Carefully pull the Alternator slowly out, toward the back of the bike. Make sure to remove any bits and pieces of the alternator clutch or old bushings that fall out.
Part II: Examination
Remove and examine the bushings. If they are deteriorated, melted, or even missing you will have to very carefully examine the alternator clutch. You may even want to eat the $8.00 to be on the safe side and replace the Clutch anyway. Carefully examine the alternator clutch fins as well as the driven gear that engages the clutch (a flashlight helps here.) The Alternator Clutch Fins may have very fine hairline cracks, or may be bent, in either case you will have to replace this inexpensive part. If yours is fine and you don’t want to replace the alternator clutch, move on to Part IV.
Part III: Remove & Replace the Alternator Clutch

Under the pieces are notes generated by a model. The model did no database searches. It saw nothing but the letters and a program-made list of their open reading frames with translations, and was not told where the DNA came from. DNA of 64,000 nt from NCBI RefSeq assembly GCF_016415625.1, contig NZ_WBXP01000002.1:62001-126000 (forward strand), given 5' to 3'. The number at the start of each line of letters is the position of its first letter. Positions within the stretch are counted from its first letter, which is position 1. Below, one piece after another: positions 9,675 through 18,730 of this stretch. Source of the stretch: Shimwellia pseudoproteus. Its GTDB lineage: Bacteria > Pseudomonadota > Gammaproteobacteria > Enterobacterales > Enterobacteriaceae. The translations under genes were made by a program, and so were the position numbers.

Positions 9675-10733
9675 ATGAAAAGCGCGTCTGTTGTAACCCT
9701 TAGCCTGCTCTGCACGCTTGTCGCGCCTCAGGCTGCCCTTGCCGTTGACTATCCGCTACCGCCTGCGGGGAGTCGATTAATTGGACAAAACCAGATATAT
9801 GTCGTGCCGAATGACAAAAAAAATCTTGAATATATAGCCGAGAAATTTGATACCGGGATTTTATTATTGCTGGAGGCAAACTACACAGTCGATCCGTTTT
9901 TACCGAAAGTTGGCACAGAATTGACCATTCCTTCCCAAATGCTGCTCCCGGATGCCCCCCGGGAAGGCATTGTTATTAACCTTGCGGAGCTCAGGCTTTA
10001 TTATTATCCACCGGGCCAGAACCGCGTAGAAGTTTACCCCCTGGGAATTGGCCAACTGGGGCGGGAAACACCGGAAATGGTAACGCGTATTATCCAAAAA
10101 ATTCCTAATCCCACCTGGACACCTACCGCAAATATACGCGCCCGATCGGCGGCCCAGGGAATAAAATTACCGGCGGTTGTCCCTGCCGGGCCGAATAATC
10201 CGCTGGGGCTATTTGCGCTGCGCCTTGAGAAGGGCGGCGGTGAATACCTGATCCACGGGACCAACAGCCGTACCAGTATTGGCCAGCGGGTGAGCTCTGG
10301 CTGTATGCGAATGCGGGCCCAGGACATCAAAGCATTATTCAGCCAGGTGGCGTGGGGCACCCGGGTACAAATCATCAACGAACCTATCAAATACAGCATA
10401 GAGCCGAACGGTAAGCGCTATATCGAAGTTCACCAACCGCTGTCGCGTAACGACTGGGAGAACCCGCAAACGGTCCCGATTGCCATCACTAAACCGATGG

To remove and replace the clutch, insert an allen wrench through an angle-head box-end wrench and into the shaft. Hold the allen wrench steady whilst removing the nut with the box-end wrench. This is a little difficult and requires careful application of elbow grease. When the nut is off, remove and discard the spring washer and lift off the clutch. Watch carefully at this point for the Woodruff key. I have been told the key is not needed and in fact many K bikes don’t even have it. YMMV.
Position the Woodruff Key (if using it) and place the new Clutch onto the alternator. Place a new spring washer on the alternator shaft over the Clutch and use a little Red Loctite on the shaft threads before hand tightening the nut. Tighten to the correct Torque setting (I have no torque wrench so I just tightened it until I felt the spring washer had compressed, in other words “real tight”.)
Part IV: Replace Alternator Clutch Bushings, Remount Alternator.
Position the three alternator bushings in the alternator clutch and at each juncture where two bushing “pods” meet (where the alternator drive’s fins will engage) apply a small amount of lubricant (I used Armor-All and it worked quite well though I hear spit will do in a pinch.) On the outside of the alternator clutch you will see three marks, each at a spot where the alternator drive’s fins will insert into the alternator clutch bushings.